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Structural Insight into Acyl-ACP Thioesterase toward Substrate Specificity Design

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journal contribution
posted on 09.10.2017, 00:00 by Yanbin Feng, Yayue Wang, Jiao Liu, Yinghui Liu, Xupeng Cao, Song Xue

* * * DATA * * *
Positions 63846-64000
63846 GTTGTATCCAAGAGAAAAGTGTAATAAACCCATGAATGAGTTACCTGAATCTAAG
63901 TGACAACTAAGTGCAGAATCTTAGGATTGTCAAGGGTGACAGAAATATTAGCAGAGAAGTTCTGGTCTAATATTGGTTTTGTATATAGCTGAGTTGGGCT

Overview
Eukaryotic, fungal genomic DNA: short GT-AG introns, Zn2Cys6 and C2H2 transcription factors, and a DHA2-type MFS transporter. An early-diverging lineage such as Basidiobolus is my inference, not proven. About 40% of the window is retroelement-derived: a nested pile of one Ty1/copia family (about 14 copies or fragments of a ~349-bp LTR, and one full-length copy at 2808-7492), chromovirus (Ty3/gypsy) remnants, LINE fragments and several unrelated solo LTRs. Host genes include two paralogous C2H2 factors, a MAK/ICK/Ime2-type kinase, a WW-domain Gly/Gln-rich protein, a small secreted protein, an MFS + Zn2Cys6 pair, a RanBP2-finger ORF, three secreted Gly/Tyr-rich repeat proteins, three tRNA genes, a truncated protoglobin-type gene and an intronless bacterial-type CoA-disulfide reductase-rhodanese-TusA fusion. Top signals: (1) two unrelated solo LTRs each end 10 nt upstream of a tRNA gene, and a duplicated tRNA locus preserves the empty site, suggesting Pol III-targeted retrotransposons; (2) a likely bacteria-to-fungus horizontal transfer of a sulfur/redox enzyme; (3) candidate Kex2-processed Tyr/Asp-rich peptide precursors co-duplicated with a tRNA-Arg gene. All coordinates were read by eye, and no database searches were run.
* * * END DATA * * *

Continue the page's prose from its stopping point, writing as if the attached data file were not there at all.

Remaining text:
Acyl-ACP thioesterase (TE) catalyzes the hydrolysis of thioester bonds during type II fatty acid synthesis and directly determines fatty acid chain length. Most TEs are responsible for recognition of 16:0 and 18:1 substrates, while specific TEs interrupt acyl-ACP elongation at C8–C14. However, the acyl selection mechanism of TE has not been thoroughly elucidated to date. In this study, the crystal structure of the C12-specific thioesterase FatB from Umbellularia californica, which consists of two independent hotdog domains, was determined. An uncanonical Asp-His-Glu catalytic network was identified on the C-terminal hotdog domain, whereas the substrate binding pocket was determined to be on the N-terminal hotdog domain. Moreover, we elucidated UcFatB’s substrate selection mechanism, which is accommodated by several unconservative amino acids on the β5, β2, and β4 sheets and enclosed by T137 on the α1 helix. On this basis, the C12-specific TE was rationally redesigned toward C14 selectivity by tuning the substrate binding pocket capacity. The T137G mutant demonstrated comparative relative activity on C14 substrates compared to C12 substrates in vitro. Furthermore, the reconstructed UcFatB_T137G achieved C14 fatty acid content up to 40% in contrast to 10% C14 from the wild type in engineered E. coli cells. The unraveled substrate selection mechanism of TE provides a new strategy for tailoring fatty acid synthesis.

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